Bad Lieutenant: Port of Call – New Orleans
It’s been a long time since a movie has left me as speechless as after I watched Werner Herzog’s latest mess of a film Bad Lieutenant: Port of Call – New Orleans. Leaving the theatre, I really, honestly, didn’t have a thing to say about it. I’m not sure that’s changed.
Nic Cage plays a mildly crooked cop who goes from bad to worse when his back is permanently injured while doing a good a deed. The injury leads to an addiction to pain killers, which leads to coke, accidentally snorting heroin, falling deeper into a co-dependant relationship with his hooker girlfriend and fellow drug user Frankie (Eva Mendes), and engaging in more and more illegal acts. These include robbing Frankie’s clients, selling police information to drug dealers, robbing and raping young adults when he believes they have drugs he can take from them in the name of the law. And he frequently hallucinates aggressive iguanas.
Herzog’s furiously paced film is fantastically uneven and frenetic. Which actually is perfectly paired with one crazy ass performance by Cage. This is the good crazy Cage like in Wild at Heart, not ridiculous Cage like Knowing, Ghost Rider, The Wicker Man, Next, Bangkok Dangerous, etc., etc. Truly, his performance here is fantastic. Halfway through the film his rampant drug usage mostly paralyzes half his body and forces him to talk like James Stewart. Here, this is somewhat distracting, but for the most part, it’s a great performance. There are solid performances by most of his co-stars as well, including Mendes, Val Kilmer, and a fantastic Jennifer Coolidge.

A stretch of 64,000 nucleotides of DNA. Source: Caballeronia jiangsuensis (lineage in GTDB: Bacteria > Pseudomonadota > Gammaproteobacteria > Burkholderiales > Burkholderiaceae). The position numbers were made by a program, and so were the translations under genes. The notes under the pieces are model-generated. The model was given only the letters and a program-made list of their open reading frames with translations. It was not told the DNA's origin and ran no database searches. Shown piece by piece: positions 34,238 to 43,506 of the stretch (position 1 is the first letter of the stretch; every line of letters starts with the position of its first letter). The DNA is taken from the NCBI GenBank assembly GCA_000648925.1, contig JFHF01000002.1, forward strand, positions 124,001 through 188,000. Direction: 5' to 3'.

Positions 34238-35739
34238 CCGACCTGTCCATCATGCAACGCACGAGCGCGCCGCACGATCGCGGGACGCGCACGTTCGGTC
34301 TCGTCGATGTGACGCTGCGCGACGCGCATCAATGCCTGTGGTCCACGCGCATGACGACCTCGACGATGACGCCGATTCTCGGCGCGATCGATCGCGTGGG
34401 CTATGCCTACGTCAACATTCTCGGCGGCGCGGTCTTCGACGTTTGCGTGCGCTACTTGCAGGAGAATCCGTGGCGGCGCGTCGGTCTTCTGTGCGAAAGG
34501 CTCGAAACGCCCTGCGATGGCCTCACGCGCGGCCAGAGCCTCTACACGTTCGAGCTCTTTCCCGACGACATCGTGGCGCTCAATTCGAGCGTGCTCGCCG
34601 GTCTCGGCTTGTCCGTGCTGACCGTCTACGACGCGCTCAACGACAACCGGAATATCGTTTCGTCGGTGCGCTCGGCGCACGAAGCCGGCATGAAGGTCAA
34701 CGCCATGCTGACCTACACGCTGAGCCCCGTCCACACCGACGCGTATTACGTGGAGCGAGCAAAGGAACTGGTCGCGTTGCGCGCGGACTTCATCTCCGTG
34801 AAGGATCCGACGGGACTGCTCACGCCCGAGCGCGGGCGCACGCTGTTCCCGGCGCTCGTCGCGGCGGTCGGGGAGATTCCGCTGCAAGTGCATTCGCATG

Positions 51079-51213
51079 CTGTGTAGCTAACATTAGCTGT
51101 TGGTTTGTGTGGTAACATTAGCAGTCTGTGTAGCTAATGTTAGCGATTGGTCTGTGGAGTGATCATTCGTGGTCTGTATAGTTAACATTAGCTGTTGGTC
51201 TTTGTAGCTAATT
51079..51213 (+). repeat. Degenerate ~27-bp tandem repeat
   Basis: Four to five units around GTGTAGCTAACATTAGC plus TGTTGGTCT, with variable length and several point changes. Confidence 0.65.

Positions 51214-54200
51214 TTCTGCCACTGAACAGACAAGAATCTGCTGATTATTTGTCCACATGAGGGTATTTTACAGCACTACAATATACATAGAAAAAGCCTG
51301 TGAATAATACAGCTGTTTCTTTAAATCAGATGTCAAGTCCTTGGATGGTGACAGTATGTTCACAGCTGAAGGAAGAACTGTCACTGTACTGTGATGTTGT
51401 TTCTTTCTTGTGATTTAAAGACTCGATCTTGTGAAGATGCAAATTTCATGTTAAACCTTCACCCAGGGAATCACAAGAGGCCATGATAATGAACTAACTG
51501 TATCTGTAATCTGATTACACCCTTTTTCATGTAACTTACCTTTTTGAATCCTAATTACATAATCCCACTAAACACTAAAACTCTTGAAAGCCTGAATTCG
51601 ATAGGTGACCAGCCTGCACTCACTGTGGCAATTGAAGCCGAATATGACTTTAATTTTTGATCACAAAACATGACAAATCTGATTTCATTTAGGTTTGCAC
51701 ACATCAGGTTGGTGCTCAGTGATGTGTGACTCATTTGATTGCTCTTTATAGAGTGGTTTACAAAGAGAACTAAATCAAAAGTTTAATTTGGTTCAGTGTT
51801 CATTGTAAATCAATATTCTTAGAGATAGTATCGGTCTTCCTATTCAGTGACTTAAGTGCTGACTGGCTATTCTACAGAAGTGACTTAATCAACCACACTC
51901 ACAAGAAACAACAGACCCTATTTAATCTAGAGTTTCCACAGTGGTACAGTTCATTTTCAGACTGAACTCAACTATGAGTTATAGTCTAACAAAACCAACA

If there was a point that Mr. Herzog intended for me to take away from his film, it has mostly eluded my grasp. The film is wildly unpredictable, which is refreshing in a genre that is becoming overly familiar. The ending is so unbelievable, it would be laughable if it had been handled in any other way. Basically, Bad Lieutenant is just a hell of a ride. Herzog keeps that distinct sense of detachment that is evident in his documentaries. This detachment is passed on to the viewer which allows us to keep pesky emotions at bay. In any other film, that would be seen as a handicap, but here, it works like synergy, taking the sum of all the films parts and supercharging them to create an unforgettable cinematic experience.